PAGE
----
· The 180-day performance sample covers 26 operators with at least 15 wells producing for at least 180 days. The 1,828 wells included in the sample had average cumulative production of ~57,200 barrels of oil in the first 180 days.
· The 365-day performance sample includes 23 operators with at least 10 wells producing for at least 365 days. The 1,132 wells in this group had average cumulative production of ~92,100 barrels of oil during the first year.
(Source: WPX Energy September 2013 Investor Presentation)
The chart reveals several notable trends:
· As one might expect, actual average well productivity across the play is quite different from well results typically highlighted in press releases and investor presentations. Still, the "average" well in the play appears solidly economic, although drilling returns are not overwhelming.
· The ranking is led by Independents. At the top are the "usual suspects:" EOG Resources (NYSE:EOG), Slawson Exploration (private), Whiting Petroleum (NYSE:WLL), Kodiak Oil & Gas (NYSE:KOG), Newfield Exploration (NYSE:NFX) and QEP Resources (NYSE:QEP). (EOG would likely be at the top of the chart if well results were adjusted for lateral length.) WPX, the provider of the analysis, ranks very strongly as well and is leading the chart.
· Major Oils trail behind smaller Independents: Conoco (NYSE:COP), Hess (NYSE:HES) and Marathon Oil (NYSE:MRO) are in the middle of the pack, while Exxon/XTO (NYSE:XOM) and Occidental Petroleum (NYSE:OXY), surprisingly, trail far behind the others. Statoil (NYSE:STO) (former Brigham) is the sole exception, ranking among the best.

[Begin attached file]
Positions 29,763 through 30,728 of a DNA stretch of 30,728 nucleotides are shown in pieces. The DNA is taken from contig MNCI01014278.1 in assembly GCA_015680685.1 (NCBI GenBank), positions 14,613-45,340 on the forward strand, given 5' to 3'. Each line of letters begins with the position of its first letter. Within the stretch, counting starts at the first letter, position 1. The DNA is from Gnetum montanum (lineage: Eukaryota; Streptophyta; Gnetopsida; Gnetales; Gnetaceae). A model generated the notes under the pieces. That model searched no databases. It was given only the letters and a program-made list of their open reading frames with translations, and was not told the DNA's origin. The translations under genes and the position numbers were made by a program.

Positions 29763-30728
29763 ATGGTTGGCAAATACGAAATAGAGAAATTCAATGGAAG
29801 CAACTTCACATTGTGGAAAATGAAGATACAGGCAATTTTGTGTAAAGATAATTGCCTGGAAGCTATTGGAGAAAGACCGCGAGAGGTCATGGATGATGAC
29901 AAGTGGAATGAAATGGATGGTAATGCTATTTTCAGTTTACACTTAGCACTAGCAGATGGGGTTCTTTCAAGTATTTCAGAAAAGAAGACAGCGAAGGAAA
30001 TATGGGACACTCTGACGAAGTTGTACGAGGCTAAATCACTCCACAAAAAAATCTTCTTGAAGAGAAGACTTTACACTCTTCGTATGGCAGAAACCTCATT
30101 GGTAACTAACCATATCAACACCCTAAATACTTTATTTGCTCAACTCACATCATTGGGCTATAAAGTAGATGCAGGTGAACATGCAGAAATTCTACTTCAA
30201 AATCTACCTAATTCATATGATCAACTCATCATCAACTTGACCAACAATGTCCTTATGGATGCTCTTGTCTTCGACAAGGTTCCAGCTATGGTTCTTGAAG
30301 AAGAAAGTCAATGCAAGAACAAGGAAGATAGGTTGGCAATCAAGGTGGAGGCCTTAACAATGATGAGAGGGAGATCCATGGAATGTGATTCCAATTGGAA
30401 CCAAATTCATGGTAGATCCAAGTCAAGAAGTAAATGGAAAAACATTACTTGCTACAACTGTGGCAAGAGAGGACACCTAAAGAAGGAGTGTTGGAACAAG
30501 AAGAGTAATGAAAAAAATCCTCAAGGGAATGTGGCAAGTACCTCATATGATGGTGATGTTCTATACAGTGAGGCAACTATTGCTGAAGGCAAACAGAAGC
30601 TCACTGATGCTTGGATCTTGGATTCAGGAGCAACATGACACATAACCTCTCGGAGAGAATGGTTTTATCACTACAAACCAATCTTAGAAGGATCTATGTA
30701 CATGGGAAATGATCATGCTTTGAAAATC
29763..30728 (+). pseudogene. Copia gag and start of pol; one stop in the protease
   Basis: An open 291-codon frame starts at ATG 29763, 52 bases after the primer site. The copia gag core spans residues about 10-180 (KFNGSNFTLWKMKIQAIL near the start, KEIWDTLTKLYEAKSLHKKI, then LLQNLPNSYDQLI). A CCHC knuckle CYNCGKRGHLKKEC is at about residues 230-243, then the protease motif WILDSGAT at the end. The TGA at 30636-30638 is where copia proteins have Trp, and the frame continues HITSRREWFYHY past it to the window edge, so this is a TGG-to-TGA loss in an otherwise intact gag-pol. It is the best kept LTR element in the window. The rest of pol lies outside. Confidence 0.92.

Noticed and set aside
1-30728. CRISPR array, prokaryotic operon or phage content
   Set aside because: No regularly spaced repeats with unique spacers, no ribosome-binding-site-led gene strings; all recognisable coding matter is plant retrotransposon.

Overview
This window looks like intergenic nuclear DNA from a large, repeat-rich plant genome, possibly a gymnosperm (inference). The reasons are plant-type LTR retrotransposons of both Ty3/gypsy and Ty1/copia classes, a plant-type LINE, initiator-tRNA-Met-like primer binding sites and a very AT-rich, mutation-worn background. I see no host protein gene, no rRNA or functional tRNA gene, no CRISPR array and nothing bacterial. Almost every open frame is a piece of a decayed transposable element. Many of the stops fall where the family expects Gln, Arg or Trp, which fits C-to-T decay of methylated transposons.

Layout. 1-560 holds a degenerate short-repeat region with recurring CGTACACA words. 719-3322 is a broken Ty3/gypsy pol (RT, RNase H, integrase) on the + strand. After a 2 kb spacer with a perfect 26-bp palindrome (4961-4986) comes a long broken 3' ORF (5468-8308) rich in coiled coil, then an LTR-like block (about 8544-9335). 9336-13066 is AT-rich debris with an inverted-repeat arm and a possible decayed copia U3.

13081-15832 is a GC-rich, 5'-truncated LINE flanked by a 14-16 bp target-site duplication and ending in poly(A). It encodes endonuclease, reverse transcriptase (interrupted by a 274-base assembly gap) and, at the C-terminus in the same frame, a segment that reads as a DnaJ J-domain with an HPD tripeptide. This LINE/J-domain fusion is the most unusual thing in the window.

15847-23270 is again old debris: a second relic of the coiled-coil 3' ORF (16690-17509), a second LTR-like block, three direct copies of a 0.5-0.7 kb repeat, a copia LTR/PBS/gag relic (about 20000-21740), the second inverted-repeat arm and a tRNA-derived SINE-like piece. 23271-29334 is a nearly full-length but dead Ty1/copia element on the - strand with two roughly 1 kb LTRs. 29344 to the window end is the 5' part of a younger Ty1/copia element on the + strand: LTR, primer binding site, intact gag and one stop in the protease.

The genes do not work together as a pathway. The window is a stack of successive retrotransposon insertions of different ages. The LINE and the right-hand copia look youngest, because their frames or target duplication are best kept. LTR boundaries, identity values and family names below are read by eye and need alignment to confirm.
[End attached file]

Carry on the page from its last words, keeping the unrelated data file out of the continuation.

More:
For all the reasons mentioned in the beginning of this note, average cumulative production data is not sufficient to derive average EUR per well (because type curves vary area to area). However, using a variety of decline curve models, the average metrics shown on the chart above seem to be consistent with a EUR range of 500-600 Mbo per well. The result is in fact encouraging, as it implies robust economics for the majority of the wells in a $100 per barrel WTI environment.
To put this data point in perspective, it may be instructive to compare the metrics from WPX's analysis to those used, for example, by Kodiak Oil & Gas in their guidance. Kodiak's model well economics are summarized on the slide below. (It is interesting to note the difference between the cumulative first-year production volumes implied by Kodiak's 750 Mbo and 850 Mbo cases versus the actual first-year cumulative production for Kodiak's wells shown on WPX's chart).
(Source: Kodiak Oil & Gas September 2013 Investor Presentation)
Using Kodiak's model as a starting point, I derive a PV-10% of $13-$18 million for an "average" Middle Bakken well (before subtracting the well cost), assuming 500-600 Mbo EUR range and $85 per barrel WTI. The Present Value declines materially if higher (e.g., 15%-20%) discount rates are used.
Kodiak uses a $9.5 million drill & complete cost. Clearly, Kodiak's well cost is higher than the average for the play (Kodiak operates in the deep, over-pressured part of the basin). Using a lower average well cost assumption of $7.5 million for the play as a whole, the "average" well remains profitable, although returns are substantially lower than those shown on Kodiak's slide.